David Raphael founded LandWorks (based in Middlebury) in 1986 after ten years of professional work as a Landscape Architect and Planner for the public and private sector.  LandWorks is a multi-disciplinary planning and design company with a focus in community planning and site design, parks, townscapes and streetscapes, aesthetics and environmental assessment, wayfinding and recreational and resort projects. The firm has a focus in ecological design and sustainability.  David will present to the group on the benefits that trees can bring to communities, from a planning perspective, pulling from his extensive experience working on design projects throughout the state.

11:00am-11:15am: Break
11:15am-12:00pm:  Part I: WhyBad Things Happen to Good Trees (Andy Hillman)

Andy Hillman, Senior Consulting Urban Forester with the Davey Resource Group, A Division of The Davey Tree Expert Company, will present our keynote presentation in two parts.  In Part I, he will discuss common reasons that trees planted in communities do not thrive. This talk will cover soil volume, root issues, species selection, weather, and infrastructure.

12:00pm-1:00pm: Lunch (on your own; support a Bristol business and enjoy your lunch on the Bristol green!)

1:00pm-2:00pm: Part 2: Not Just Alive, the Tree Must Thrive (Andy Hillman)

In the second part of the keynote presentation, Andy Hillman will cover the ways that communities can support downtown trees in thriving and produce the ecosystem services we want and need.

2:00pm-2:15pm: Healthy Trees, Healthy Communities: Local Stories (Randy Durand and Dave Rosen)

Members of the Bristol Conservation Commission share local perspectives on projects on which they’re working on, or have worked on, for the health of their community’s trees.

2:30pm-4:00pm: Afternoon Breakout Sessions (participants will split up and rotate through):

1:    Seeing Trees: A Walk and Talk with a Tree Expert (VJ Comai)

VJ Comai, Arborist Representative with the Bartlett Tree Expert Company, once again lends his vast knowledge of and experience with trees to the VT UCF audience.  On Bristol’s Town Green VJ will walk participants through how he approaches a tree that he is assessing for health.  In this hands-on, outdoor session, VJ will cover root collar examination, how to read bud scars to determine tree growth, common insect and disease problems, proper planting depth, and much much more.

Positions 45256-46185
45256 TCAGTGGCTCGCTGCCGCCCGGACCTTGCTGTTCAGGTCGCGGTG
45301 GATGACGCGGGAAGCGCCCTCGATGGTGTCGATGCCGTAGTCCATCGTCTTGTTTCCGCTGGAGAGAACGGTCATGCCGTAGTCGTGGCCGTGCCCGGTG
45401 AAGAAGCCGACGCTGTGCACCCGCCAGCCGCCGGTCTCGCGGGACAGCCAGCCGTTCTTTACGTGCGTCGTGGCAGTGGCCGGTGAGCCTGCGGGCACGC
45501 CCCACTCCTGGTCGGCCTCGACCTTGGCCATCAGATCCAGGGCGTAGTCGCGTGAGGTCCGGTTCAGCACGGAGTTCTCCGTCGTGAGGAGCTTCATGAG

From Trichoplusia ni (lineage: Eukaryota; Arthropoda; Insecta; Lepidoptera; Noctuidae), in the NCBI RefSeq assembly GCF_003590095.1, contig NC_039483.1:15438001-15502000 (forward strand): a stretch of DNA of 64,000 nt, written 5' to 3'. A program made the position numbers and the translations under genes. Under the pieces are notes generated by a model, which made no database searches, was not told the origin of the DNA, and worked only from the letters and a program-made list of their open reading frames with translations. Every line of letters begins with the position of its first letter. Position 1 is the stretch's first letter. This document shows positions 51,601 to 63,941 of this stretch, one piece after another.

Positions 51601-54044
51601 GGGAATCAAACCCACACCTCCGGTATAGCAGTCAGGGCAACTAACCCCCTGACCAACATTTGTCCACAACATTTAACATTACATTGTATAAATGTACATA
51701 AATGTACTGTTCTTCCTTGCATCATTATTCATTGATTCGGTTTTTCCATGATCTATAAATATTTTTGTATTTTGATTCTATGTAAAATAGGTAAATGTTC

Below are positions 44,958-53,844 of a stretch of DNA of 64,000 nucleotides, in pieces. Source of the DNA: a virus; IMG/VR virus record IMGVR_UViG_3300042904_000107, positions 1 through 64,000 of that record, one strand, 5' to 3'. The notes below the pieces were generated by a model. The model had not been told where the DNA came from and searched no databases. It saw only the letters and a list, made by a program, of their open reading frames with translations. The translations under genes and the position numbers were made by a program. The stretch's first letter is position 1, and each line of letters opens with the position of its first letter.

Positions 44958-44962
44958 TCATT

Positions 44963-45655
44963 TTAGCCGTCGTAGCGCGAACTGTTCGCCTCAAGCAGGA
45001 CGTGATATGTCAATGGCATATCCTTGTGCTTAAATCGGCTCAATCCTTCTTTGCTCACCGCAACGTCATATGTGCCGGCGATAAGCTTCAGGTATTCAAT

2:    Seeing Trees Through A Camera Lens (Elise Schadler and Lee Krohn)

VT UCF staff member Elise Schadler and VT UCF Advisory Council Member Lee Krohn both enjoy seeing the world through a camera’s lens.  While Lee sits on the Vermont Professional Photographer’s Association board and has taken award-winning photographs, Elise will be having her very first photography show in Shelburne this year; regardless, they are both happy to share their favorite tree photographs and to talk about how they approach seeing trees in this session.

4:00pm: Safe Travels!

Conference Information

The conference is intended to be an opportunity for anyone who is interested and engaged in the stewardship and management of Vermont’s urban and community forests; citizens, professionals, and students are encouraged to attend and there will be ample time for networking built into the day’s agenda.

The Vermont Tree Stewards Conference has been approved for 5 International Society of Arboriculture (ISA) credits.

Since the conference will be held this year in downtown Bristol, we encourage participants to support a local business for lunch, or to bring their own and enjoy it on the Bristol green. Accordingly, morning refreshments will be provided, but lunch will not.

There will be an afternoon session outdoors, so please dress for the weather.

To request a disability-related accommodation to participate in this program, please contact Elise Schadler at 802-656-2657 or 800-571-0668 by October 2nd so we may assist you.




Posted in Uncategorized

Across the Fence

Thursday, October 8th